In her third book, Doyle (Love Warrior, 2016, etc.) begins with a life-changing event. “Four years ago,” she writes, “married to the father of my three children, I fell in love with a woman.” That woman, Abby Wambach, would become her wife. Emblematically arranged into three sections—“Caged,” “Keys,” “Freedom”—the narrative offers, among other elements, vignettes about the soulful author’s girlhood, when she was bulimic and felt like a zoo animal, a “caged girl made for wide-open skies.” She followed the path that seemed right and appropriate based on her Catholic upbringing and adolescent conditioning. After a downward spiral into “drinking, drugging, and purging,” Doyle found sobriety and the authentic self she’d been suppressing. Still, there was trouble: Straining an already troubled marriage was her husband’s infidelity, which eventually led to life-altering choices and the discovery of a love she’d never experienced before. Throughout the book, Doyle remains open and candid, whether she’s admitting to rigging a high school homecoming court election or denouncing the doting perfectionism of “cream cheese parenting,” which is about “giving your children the best of everything.” The author’s fears and concerns are often mirrored by real-world issues: gender roles and bias, white privilege, racism, and religion-fueled homophobia and hypocrisy. Some stories merely skim the surface of larger issues, but Doyle revisits them in later sections and digs deeper, using friends and familial references to personify their impact on her life, both past and present. Shorter pieces, some only a page in length, manage to effectively translate an emotional gut punch, as when Doyle’s therapist called her blooming extramarital lesbian love a “dangerous distraction.” Ultimately, the narrative is an in-depth look at a courageous woman eager to share the wealth of her experiences by embracing vulnerability and reclaiming her inner strength and resiliency.

Doyle offers another lucid, inspiring chronicle of female empowerment and the rewards of self-awareness and renewal.

Pub Date: March 10, 2020

ISBN: 978-1-9848-0125-8

Page Count: 352

Publisher: Dial Books

Review Posted Online: Dec. 22, 2019

Kirkus Reviews Issue: Jan. 15, 2020

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Readers unfamiliar with the anecdotal material Greene presents may find interesting avenues to pursue, but they should...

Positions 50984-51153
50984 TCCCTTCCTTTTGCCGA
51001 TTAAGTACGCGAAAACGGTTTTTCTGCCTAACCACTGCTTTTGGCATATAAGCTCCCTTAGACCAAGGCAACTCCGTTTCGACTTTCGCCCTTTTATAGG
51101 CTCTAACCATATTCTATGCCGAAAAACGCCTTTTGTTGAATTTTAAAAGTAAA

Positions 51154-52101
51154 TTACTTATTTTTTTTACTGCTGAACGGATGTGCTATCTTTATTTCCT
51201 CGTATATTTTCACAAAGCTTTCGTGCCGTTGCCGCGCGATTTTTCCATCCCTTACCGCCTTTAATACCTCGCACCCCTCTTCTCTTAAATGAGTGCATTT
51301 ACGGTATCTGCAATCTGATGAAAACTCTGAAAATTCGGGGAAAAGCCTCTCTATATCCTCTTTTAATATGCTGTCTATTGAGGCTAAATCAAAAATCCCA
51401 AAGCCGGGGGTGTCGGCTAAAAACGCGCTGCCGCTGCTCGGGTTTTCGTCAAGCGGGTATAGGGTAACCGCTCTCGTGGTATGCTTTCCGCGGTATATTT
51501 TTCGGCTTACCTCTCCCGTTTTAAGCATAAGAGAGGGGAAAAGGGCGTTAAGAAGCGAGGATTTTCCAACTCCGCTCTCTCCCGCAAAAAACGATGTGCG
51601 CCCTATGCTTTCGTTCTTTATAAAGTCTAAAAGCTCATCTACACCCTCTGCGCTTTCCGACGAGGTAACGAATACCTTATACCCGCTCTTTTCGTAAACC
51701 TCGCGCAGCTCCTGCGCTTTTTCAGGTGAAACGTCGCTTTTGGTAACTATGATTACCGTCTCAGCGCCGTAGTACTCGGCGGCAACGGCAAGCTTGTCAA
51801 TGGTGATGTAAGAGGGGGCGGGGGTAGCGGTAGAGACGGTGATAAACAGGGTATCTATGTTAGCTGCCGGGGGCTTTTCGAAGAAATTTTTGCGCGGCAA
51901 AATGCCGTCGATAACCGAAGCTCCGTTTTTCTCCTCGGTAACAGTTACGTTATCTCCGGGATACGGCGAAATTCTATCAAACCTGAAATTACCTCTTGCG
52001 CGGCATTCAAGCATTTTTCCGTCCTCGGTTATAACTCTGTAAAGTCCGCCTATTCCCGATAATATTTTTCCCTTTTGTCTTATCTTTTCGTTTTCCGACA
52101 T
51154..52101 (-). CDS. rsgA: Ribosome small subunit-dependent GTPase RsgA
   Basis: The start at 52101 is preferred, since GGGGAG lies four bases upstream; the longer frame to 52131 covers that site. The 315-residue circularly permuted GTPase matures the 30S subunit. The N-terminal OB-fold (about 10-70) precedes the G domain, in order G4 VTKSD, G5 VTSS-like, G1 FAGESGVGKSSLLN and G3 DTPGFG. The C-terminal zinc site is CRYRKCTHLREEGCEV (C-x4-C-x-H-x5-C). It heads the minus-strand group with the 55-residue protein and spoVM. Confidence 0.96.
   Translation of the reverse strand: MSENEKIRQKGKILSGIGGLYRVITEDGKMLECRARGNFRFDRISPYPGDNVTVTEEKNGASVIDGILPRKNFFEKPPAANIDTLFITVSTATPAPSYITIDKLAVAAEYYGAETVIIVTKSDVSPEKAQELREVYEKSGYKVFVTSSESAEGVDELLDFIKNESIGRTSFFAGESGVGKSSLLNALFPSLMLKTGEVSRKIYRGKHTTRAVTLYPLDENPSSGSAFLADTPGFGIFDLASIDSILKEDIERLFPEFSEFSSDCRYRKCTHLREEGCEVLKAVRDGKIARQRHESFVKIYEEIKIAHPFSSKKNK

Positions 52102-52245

MASTERY

Greene (The 33 Strategies of War, 2007, etc.) believes that genius can be learned if we pay attention and reject social conformity.

The author suggests that our emergence as a species with stereoscopic, frontal vision and sophisticated hand-eye coordination gave us an advantage over earlier humans and primates because it allowed us to contemplate a situation and ponder alternatives for action. This, along with the advantages conferred by mirror neurons, which allow us to intuit what others may be thinking, contributed to our ability to learn, pass on inventions to future generations and improve our problem-solving ability. Throughout most of human history, we were hunter-gatherers, and our brains are engineered accordingly. The author has a jaundiced view of our modern technological society, which, he writes, encourages quick, rash judgments. We fail to spend the time needed to develop thorough mastery of a subject. Greene writes that every human is “born unique,” with specific potential that we can develop if we listen to our inner voice. He offers many interesting but tendentious examples to illustrate his theory, including Einstein, Darwin, Mozart and Temple Grandin. In the case of Darwin, Greene ignores the formative intellectual influences that shaped his thought, including the discovery of geological evolution with which he was familiar before his famous voyage. The author uses Grandin's struggle to overcome autistic social handicaps as a model for the necessity for everyone to create a deceptive social mask.

Readers unfamiliar with the anecdotal material Greene presents may find interesting avenues to pursue, but they should beware of the author's quirky, sometimes misleading brush-stroke characterizations.

Pub Date: Nov. 13, 2012

ISBN: 978-0-670-02496-4

Page Count: 320

Publisher: Viking

Review Posted Online: Sept. 13, 2012

Kirkus Reviews Issue: Oct. 1, 2012